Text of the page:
question open for future agitation and excitement; nor do I find it a whit less difficult to understand how a leading democratic Senator from one of the slave States of the confederacy, could reconcile it to his sense of duty to his constituents, deliberately to unite, at a moment so critical, with the worst and bitterest foes of our domestic southern institutions, in preventing the settlement of a question so full of perplexity and peril
, not to the South only, but to the Union also. And yet here is the vote in the Senate, on the 1st day of March last, upon the proposed amendment of Mr. Walker, after it had been agreed to in committee of the whole, and reported for final action :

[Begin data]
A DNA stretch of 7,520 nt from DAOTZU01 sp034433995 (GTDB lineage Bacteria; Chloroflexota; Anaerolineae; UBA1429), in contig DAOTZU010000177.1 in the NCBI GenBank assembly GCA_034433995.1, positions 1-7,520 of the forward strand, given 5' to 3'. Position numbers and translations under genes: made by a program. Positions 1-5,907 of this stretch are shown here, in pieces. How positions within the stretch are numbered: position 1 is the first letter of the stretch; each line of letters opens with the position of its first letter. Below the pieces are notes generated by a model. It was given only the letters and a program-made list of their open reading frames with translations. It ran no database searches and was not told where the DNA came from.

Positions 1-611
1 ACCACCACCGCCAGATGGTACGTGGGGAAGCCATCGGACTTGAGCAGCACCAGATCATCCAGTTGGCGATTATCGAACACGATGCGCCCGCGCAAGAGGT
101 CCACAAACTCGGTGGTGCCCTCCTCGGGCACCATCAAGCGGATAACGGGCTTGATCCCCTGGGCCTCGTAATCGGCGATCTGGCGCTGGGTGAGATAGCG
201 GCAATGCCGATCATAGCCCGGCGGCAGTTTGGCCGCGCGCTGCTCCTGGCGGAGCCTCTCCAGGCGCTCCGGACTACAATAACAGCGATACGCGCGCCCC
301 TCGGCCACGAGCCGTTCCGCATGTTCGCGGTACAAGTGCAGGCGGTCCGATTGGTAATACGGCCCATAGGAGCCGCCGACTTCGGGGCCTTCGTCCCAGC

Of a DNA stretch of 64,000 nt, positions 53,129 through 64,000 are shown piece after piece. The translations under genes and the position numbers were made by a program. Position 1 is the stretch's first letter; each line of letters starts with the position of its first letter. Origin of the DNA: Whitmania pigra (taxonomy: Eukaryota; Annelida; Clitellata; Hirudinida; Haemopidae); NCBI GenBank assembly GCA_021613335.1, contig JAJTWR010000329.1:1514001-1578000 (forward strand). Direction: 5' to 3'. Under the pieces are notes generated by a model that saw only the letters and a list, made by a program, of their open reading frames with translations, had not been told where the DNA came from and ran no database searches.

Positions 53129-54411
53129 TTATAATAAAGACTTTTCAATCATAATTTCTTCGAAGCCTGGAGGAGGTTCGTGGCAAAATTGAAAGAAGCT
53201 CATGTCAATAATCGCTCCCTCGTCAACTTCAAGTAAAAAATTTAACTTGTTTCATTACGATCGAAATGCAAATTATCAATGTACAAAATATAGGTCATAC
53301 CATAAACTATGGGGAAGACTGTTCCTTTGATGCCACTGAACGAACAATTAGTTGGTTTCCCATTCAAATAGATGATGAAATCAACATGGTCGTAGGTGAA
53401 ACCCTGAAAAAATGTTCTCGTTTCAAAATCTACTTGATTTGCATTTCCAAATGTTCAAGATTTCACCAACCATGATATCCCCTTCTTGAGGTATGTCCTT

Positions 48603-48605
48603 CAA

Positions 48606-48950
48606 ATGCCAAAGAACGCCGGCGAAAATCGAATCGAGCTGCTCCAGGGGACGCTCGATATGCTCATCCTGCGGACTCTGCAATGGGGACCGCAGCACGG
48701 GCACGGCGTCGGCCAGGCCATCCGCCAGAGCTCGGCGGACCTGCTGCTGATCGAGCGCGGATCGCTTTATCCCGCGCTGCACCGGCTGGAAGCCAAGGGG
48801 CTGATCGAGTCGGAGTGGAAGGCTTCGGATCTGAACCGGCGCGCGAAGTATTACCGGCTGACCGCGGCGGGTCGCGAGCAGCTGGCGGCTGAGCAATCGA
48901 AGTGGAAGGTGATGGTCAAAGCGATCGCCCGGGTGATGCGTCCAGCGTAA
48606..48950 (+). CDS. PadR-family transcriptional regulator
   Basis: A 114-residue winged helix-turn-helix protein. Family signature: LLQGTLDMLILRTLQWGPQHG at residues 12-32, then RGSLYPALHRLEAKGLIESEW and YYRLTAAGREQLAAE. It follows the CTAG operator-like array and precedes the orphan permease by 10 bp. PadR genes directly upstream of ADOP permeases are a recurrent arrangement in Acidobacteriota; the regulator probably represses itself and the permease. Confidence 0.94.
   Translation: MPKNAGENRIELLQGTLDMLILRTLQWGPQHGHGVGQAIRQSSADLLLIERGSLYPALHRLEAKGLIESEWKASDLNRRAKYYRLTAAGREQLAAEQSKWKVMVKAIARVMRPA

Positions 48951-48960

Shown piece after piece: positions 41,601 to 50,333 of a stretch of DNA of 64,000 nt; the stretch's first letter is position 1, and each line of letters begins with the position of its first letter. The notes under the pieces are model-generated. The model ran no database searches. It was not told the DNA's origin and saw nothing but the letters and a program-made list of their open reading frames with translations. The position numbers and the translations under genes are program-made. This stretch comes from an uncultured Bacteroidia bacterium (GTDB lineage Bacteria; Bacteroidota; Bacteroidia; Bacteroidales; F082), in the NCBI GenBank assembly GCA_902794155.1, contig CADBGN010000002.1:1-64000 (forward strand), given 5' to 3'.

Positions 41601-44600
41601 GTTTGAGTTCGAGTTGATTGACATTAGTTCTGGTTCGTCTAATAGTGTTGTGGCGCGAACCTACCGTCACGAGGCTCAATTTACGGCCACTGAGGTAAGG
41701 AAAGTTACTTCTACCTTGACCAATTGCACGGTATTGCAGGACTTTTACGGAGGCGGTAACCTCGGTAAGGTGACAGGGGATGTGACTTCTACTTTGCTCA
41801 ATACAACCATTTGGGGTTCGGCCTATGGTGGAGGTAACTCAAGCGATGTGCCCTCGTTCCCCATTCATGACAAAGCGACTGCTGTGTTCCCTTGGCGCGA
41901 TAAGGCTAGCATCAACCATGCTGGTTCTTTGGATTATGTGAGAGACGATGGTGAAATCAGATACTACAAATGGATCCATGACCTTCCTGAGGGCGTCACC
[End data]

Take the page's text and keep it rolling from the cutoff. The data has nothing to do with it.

Afirmative vole.—Messrs. Atchinson, Bell, Berrien, Butler, Calhoun, Davis of Mississippi, Dickinson, Dodge of Iowa, Downs, Fitzpatrick, Foote, Hunter, Johnson of Maryland, Johnson of Georgia, King, Mangum, Mason, Pearce, Rusk, Sturgeon, Turney, Underwood, Walker, Westcott, and Yulee.
Negative vote.—Messrs. Allen, Atherton, Baldwin, BENTON, Corwin, Davis of Massachusetts, Dix, Felch, Greene, Hamlin, Miller, Niles, Phelps, Spruance, Upham, and Wales.